Thanks a lot for the informative replies. As always in a discussion like this, initial answers lead to further questions. I hope you won’t mind answering these further questions that are sprinkled in the lines below.
I understand from Biju than Ginger, turmeric , yam, cowpea and other shade tolerant species can be grown under mature rubber trees.
Q 1. So if cowpea is grown, can cut fodder be taken from the rubber farm to raise goats/ cattle? After all, raising goats and cattle can de-risk rubber cultivation (Since I remember cases of Kerala rubber farmers committing suicide in 2002-2003 due to low rubber prices).
I think I am now convinced of the economics which holds so long as the price of rubber stays at 150+ rs per kg. If like in 2003, it crashes to 30 rs per kg levels, a de-risking strategy might be useful.
I have to admit, I might be wrong about pepper vines on rubber – it’s all from memory - maybe it was betel vine or some other creeper or the rubber farm was not maintained. I did not look for the tapping cuts on those trees, though I think some rain guards and tapping marks were there on some of the other trees in the farm.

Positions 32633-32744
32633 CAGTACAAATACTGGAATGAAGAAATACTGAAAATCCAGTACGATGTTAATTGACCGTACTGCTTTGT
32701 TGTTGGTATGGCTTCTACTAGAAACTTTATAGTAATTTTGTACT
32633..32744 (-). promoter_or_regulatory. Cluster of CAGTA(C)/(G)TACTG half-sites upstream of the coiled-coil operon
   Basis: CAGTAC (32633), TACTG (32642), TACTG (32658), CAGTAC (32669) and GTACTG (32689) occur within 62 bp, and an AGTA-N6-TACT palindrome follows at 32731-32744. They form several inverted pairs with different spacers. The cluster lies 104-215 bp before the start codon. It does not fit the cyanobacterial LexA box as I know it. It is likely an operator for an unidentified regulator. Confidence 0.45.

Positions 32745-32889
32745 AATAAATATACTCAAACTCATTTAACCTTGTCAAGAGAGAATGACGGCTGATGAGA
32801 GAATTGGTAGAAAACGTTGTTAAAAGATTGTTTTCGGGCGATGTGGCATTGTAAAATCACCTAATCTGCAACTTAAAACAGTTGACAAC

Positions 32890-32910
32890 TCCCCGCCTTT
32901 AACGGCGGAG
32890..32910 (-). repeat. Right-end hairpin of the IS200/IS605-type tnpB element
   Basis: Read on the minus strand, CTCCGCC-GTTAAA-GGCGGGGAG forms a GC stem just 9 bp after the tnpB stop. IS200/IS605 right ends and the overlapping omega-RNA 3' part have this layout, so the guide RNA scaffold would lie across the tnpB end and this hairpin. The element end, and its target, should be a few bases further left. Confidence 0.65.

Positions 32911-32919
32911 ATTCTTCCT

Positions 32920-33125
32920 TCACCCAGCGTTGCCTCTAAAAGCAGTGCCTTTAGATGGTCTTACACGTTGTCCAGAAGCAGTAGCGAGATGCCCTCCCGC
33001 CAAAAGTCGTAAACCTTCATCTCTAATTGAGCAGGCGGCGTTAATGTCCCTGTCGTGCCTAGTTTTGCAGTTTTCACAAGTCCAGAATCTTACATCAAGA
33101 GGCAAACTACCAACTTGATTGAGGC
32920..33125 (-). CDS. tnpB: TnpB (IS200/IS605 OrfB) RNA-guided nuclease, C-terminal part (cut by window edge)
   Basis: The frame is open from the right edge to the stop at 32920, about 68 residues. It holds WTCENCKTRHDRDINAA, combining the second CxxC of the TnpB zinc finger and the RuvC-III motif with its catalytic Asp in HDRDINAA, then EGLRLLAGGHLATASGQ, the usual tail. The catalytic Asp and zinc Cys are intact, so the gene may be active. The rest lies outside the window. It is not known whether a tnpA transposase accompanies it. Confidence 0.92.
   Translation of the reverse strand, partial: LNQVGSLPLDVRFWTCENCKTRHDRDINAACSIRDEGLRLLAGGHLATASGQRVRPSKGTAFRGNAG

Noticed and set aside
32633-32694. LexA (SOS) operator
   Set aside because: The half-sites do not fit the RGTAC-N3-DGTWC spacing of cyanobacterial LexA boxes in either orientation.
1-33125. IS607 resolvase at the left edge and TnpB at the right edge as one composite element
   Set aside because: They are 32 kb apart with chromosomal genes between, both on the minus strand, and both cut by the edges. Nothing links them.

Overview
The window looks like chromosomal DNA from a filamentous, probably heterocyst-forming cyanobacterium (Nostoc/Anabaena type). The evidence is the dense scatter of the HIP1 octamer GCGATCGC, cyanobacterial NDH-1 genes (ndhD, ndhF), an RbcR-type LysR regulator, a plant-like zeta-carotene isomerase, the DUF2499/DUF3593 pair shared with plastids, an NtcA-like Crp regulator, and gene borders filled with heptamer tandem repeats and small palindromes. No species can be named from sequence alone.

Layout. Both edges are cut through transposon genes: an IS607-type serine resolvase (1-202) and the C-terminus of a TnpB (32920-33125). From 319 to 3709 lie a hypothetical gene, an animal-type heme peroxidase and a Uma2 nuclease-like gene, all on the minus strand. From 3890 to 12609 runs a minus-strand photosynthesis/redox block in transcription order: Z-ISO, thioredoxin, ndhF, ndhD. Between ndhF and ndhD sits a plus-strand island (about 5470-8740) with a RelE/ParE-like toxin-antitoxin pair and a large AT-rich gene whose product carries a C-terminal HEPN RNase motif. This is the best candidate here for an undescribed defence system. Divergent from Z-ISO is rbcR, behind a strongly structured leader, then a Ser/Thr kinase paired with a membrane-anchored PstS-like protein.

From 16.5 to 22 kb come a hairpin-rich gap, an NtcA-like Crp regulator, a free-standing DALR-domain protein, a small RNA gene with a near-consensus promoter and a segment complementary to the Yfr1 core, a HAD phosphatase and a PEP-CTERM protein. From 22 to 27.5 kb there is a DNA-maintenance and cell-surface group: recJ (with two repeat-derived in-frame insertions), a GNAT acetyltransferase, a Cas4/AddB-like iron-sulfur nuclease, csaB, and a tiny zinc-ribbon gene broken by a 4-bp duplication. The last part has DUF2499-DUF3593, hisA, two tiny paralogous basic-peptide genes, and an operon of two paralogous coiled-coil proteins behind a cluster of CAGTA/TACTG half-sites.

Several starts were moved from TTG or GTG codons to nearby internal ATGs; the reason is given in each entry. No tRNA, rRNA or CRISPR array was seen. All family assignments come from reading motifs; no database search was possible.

As regards rubber inter-cultivation in China, Laos, etc, I guess the lower tree density must be allowing the growth of tea in rubber estates there. However, if as Mathew says, the roots are fine and spread over top soil, then tea plucking activities can damage them. Q 2. I wonder how that is reconciled.
Q 3. Mathew, I am not sure, but I think rubber is a tap root tree. Hence how is there many roots on the top soil? Is it because of the practice of spreading manure between four trees that the rubber tree is forced to grow side-ways roots to reach the manure/fertilizer?
Q 4. Can Biju/Mathew elaborate if you have seen or heard of double row planting in rubber? The robber board guidelines of 28 x 10 feet (8.75 m x 3 m) for inter-cultivation of cocoa seems to lend credence to the practice of wide single row planting, which in practice can be applied as double row planting too (Since in other agro-forestry guidelines, wide single row plantings can be made more resource-efficient with double row planting).
Q 5. Can Biju/Mathew also tell us about mahogany border planting? I believe it is done with the intention to provide wind-break for rubber trees and also as a de-risking strategy.
Q 6. So does rubber tree density reduce from the ideal 180-200 trees/acre because of mahogany trees planted on border with 10 feet interspacing?
Thanks and regards